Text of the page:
The ongoing coronavirus pandemic has affected people in different ways – in their symptoms if they catch it, as well as socially and economically.

However, something that almost everyone can relate to is the disruption to daily life due to COVID restrictions and lockdowns, often applied at short notice.

This can lead to worry and anxiety stemming from feeling a loss of control. Plans have been made and then rearranged once, twice or thrice before being cancelled altogether. Businesses have furloughed employees, un-furloughed them or started redundancy consultation, only to find out that the furlough scheme has been resurrected and will last until the end of March next year.

The nature of a pandemic is that things change, sometimes daily, to protect health and the economy. That said, continued disruption to daily life can take a toll on mental health and well-being.

Finding routine amongst the chaos can help you, and those working in your business, to stay focused on important tasks. It will also help keep stress to a minimum.

How routine helps with mental health

Routine, however small, can have a positive impact on mental health and well-being. It can prevent the mind from anxiously racing by keeping it occupied and focused.

That’s not to say that you need to be busy all of the time. A well-balanced routine will include regular breaks to allow a reset and avoid burnout.

Finding a routine that works can help with time management and task completion, whether it’s for work or home life. Otherwise, procrastination can lead to tasks piling up.  A seemingly unachievable task list can cause stress during an already difficult time.

There are physical health benefits that can be gained through routine too. Daily exercise and a disciplined sleeping schedule are known to both boost health and well-being.

Routines you can implement in your business now

Thinking about your business and people management, consider any routines that are already in place, and if they may need adapting for the current climate.

For example, moving regular meetings online but making them shorter to avoid “zoom fatigue”, or hosting an online game on a Friday afternoon to make up for social distancing.

To help provide structure for employees working remotely, there are other routines you may like to introduce. A quick meeting can be helpful to open the workday and address any urgent business, or you may prefer an end-of-day meeting to wrap up and encourage staff to log out on time.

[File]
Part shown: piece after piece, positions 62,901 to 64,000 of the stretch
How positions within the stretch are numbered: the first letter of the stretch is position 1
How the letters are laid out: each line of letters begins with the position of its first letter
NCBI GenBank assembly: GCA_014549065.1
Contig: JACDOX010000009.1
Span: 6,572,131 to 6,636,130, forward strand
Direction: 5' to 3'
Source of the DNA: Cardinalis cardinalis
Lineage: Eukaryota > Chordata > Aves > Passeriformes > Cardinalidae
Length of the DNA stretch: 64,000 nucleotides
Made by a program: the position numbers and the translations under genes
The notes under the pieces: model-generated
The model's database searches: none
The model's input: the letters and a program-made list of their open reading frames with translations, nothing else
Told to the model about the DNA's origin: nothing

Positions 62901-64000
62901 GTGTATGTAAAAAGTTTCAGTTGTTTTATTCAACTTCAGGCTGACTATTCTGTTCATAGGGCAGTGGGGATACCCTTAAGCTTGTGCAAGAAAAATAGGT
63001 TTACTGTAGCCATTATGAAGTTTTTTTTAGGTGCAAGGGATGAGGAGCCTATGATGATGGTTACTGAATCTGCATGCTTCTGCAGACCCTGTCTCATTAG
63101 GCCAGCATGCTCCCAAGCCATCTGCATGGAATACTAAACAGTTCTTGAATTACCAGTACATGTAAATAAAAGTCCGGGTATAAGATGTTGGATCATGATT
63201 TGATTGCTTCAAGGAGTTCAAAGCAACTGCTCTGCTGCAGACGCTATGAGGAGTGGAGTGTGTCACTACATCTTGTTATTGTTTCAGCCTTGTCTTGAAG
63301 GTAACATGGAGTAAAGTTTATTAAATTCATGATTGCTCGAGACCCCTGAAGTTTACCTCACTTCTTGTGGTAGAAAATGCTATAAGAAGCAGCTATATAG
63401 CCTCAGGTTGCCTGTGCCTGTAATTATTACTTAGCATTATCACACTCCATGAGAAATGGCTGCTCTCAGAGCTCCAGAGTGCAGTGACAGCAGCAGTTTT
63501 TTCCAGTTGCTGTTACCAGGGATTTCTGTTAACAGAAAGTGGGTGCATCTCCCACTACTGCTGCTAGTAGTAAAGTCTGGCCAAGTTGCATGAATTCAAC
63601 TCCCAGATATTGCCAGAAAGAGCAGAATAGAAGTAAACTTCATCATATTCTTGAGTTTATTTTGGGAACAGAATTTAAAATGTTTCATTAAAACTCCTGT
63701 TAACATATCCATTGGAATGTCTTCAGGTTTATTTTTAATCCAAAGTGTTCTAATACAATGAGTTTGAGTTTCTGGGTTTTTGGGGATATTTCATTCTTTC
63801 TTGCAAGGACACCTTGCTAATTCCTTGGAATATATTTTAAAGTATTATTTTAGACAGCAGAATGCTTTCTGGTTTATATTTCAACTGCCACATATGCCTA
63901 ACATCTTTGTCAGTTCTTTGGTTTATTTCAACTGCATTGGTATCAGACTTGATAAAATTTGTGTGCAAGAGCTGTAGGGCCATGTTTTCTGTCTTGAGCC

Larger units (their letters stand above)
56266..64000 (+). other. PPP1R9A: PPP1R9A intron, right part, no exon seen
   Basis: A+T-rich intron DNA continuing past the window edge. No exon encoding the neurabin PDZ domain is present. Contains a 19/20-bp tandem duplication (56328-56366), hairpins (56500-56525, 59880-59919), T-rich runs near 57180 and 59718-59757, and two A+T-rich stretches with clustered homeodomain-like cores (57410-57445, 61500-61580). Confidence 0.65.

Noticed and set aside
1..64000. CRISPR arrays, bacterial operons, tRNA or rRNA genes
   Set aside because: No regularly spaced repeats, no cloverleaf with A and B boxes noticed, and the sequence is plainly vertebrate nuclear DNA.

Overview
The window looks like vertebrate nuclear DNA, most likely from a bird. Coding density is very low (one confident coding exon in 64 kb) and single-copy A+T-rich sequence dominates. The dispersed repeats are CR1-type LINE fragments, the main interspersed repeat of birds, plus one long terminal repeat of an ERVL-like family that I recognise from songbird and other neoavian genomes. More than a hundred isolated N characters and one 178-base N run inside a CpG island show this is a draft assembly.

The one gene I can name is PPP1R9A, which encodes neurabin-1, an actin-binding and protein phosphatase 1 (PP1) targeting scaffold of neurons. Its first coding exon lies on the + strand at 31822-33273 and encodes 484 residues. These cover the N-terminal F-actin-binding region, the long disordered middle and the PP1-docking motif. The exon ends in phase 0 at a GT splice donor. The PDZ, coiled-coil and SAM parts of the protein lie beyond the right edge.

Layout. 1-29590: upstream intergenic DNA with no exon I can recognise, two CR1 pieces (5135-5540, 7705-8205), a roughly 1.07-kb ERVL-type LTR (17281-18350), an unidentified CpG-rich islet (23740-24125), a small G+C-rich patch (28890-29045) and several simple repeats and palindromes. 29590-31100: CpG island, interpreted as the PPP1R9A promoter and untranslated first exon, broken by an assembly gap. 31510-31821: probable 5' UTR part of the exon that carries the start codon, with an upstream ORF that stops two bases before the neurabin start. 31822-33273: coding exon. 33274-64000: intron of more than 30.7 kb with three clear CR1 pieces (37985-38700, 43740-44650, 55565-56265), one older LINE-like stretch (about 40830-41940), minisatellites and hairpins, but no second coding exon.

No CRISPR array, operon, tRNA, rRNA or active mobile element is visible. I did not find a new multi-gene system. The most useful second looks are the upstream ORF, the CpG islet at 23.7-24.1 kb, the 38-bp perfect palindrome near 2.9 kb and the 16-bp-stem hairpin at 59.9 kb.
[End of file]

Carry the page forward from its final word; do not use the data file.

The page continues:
Furloughed employees may lose track of time with their usual work routine on hold, but their mental well-being is still a priority. You may like to engage them with a suggested timetable of activities during furlough. This could involve a daily walk, a weekly catch-up with furloughed co-workers, virtual book club or scheduled training opportunities.

Just make sure that they are not doing any work for you whilst furloughed through the Job Retention Scheme, as this is against the rules and comes with penalties.

Spotting the signs of struggle

We all have rituals and routines that we do each day that have usually been instilled since childhood.

For example, getting dressed and brushing your teeth are likely to be unconscious habits that you don’t even really think about doing.

When someone is struggling with depression or another form of poor mental health, this may not be the case. Tasks that should require little effort can feel challenging, whilst losing daily routine can worsen the situation.

As an employer, it is a good idea to familiarise yourself with mental health warning signs such as these, as they can help you to identify when an employee is in need of additional support.

If you have questions on managing workplace well-being or would like to discuss how you can introduce adapted routines in your business at this time, please contact us.